ABA model rule deeming discrimination and harassment misconduct violates free speech, Texas AG says

ABA model rule deeming discrimination and harassment misconduct violates free speech, Texas AG says

By Stephanie Francis Ward

Updated: A modified ABA professional conduct model rule that makes discrimination and harassment based on race, sex and religion an ethical violation for lawyers violates free speech rights, according to the Texas attorney general.

Texas Attorney General Ken Paxton shared his view with Charles Perry, a Republican Texas state senator who requested an opinion on the matter, the Washington Post’s Volokh Conspiracy reports. Perry is a certified public accountant from Lubbock. The state supreme court has not adopted the model rule to the Texas Disciplinary Rules of Professional Conduct.

Model Rule 8.4 was amended by the ABA’s House of Delegates in August 2016 at the ABA Annual Meeting to state it is misconduct to “engage in conduct that the lawyer knows or reasonably should know is harassment or discrimination on the basis of race, sex, religion, national origin, ethnicity, disability, age, sexual orientation, gender identity, marital status or socioeconomic status in conduct related to the practice of law.”

“While decisions of the United States Supreme Court have concluded that an attorney’s free speech rights are circumscribed to some degree in the courtroom during a judicial proceeding and outside the courtroom when speaking about a pending case, Model Rule 8.4(g) extends far beyond the context of a judicial proceeding to restrict speech or conduct in any instance when it is ‘related to the practice of law,’” Paxton’s Dec. 20 letter (PDF) reads.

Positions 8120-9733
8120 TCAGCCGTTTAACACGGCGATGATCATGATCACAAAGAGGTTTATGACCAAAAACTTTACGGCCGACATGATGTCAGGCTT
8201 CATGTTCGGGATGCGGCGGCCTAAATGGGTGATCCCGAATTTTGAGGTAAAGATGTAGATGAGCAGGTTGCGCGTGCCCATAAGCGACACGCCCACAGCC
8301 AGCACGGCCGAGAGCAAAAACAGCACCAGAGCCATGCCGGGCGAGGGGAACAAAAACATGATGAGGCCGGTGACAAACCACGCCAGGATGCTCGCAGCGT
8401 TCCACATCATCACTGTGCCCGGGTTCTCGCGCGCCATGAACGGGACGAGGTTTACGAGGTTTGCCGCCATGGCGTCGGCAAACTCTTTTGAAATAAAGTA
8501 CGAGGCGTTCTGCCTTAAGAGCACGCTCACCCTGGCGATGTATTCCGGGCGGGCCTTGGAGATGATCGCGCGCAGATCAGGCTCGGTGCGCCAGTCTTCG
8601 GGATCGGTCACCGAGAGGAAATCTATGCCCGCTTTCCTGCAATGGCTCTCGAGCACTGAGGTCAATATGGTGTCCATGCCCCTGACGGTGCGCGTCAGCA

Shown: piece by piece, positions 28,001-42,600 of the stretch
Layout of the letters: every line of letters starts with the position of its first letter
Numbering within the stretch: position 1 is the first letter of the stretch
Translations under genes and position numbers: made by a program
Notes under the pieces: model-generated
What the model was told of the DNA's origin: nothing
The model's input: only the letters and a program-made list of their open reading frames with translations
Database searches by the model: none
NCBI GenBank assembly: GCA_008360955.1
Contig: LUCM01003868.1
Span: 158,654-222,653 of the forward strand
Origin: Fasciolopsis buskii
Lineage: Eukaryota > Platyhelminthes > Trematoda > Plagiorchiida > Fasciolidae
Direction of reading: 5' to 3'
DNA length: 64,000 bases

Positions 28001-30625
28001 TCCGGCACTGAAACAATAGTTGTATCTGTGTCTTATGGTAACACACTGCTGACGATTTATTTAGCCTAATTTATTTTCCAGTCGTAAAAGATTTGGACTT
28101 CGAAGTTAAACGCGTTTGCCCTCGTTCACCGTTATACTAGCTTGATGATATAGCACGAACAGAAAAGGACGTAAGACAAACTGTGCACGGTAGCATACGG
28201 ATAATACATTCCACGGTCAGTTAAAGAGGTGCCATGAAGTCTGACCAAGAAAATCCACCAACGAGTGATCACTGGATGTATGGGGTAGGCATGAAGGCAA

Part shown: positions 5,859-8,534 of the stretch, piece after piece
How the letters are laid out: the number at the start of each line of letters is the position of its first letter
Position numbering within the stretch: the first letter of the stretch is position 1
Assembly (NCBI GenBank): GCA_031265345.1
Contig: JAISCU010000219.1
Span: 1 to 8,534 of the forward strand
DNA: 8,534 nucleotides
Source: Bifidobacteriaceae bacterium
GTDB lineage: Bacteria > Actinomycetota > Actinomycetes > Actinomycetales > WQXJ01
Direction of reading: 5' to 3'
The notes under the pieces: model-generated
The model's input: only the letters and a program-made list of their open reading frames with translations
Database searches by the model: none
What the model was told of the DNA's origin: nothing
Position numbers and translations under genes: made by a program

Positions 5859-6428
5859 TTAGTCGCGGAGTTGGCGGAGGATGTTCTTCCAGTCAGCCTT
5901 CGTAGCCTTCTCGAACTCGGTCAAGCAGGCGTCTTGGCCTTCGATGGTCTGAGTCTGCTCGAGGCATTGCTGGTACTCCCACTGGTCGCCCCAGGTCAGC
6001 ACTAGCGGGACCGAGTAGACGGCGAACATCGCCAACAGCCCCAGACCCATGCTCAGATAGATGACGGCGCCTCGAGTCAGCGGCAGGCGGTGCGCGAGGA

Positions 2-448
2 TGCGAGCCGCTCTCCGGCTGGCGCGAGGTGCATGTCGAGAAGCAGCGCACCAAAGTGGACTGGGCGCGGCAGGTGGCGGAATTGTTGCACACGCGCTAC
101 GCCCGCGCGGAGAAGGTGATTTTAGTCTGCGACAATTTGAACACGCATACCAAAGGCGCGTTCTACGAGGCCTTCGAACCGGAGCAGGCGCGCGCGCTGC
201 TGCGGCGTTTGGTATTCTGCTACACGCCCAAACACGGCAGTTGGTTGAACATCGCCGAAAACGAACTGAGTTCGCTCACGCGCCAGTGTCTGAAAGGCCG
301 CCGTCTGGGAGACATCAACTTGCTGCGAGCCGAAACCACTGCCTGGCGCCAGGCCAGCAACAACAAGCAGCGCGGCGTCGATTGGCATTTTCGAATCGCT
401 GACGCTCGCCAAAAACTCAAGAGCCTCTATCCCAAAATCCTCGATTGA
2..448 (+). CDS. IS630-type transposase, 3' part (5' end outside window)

Some have suggested that attorneys speaking about illegal immigration, same-sex marriage or laws restricting bathroom usage could be subject to discipline under Model Rule 8.4, Paxton wrote.

Paxton’s letter goes on to say that he thinks the rule would not hold up in court. It infringes on First Amendment rights to freedom of speech, free exercise of religion and free association, he says, and a court would also likely conclude it is overly broad and void it for vagueness.

“Texas Attorney General Paxton misinterprets ABA policy,” said Linda A. Klein, president of the ABA, in response to Paxton’s opinion. “This proposed rule expressly states that it in no way infringes on free speech or the ability of an attorney to zealously defend any client (or choose not to defend a client) based on the client’s beliefs. This proposed rule exemplifies the ABA’s strong policy that there is no place in the practice of law for discrimination or harassment.”

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